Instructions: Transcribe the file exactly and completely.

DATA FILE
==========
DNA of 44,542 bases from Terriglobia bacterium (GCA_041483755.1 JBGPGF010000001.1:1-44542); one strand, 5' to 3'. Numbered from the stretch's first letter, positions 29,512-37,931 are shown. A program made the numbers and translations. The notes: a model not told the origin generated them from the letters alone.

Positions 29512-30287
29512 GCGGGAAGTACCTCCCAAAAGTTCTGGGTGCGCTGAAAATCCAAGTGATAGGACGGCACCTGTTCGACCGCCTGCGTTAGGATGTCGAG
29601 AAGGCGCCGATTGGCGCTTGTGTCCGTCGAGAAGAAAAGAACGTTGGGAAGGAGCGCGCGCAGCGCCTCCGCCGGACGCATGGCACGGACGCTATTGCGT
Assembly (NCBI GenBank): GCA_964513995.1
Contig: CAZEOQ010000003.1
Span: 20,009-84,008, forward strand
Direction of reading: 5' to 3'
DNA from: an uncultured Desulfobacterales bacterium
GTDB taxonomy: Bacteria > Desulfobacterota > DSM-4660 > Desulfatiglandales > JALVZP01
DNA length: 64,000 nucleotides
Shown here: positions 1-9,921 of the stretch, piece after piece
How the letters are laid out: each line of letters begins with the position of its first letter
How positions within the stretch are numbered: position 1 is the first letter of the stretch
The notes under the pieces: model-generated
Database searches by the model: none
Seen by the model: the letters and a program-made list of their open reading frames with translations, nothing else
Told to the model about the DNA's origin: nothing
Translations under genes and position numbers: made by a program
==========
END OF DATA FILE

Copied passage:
DNA of 44,542 bases from Terriglobia bacterium (GCA_041483755.1 JBGPGF010000001.1:1-44542); one strand, 5' to 3'. Numbered from the stretch's first letter, positions 29,512-37,931 are shown. A program made the numbers and translations. The notes: a model not told the origin generated them from the letters alone.

Positions 29512-30287
29512 GCGGGAAGTACCTCCCAAAAGTTCTGGGTGCGCTGAAAATCCAAGTGATAGGACGGCACCTGTTCGACCGCCTGCGTTAGGATGTCGAG
29601 AAGGCGCCGATTGGCGCTTGTGTCCGTCGAGAAGAAAAGAACGTTGGGAAGGAGCGCGCGCAGCGCCTCCGCCGGACGCATGGCACGGACGCTATTGCGT
Assembly (NCBI GenBank): GCA_964513995.1
Contig: CAZEOQ010000003.1
Span: 20,009-84,008, forward strand
Direction of reading: 5' to 3'
DNA from: an uncultured Desulfobacterales bacterium
GTDB taxonomy: Bacteria > Desulfobacterota > DSM-4660 > Desulfatiglandales > JALVZP01
DNA length: 64,000 nucleotides
Shown here: positions 1-9,921 of the stretch, piece after piece
How the letters are laid out: each line of letters begins with the position of its first letter
How positions within the stretch are numbered: position 1 is the first letter of the stretch
The notes under the pieces: model-generated
Database searches by the model: none
Seen by the model: the letters and a program-made list of their open reading frames with translations, nothing else
Told to the model about the DNA's origin: nothing
Translations under genes and position numbers: made by a program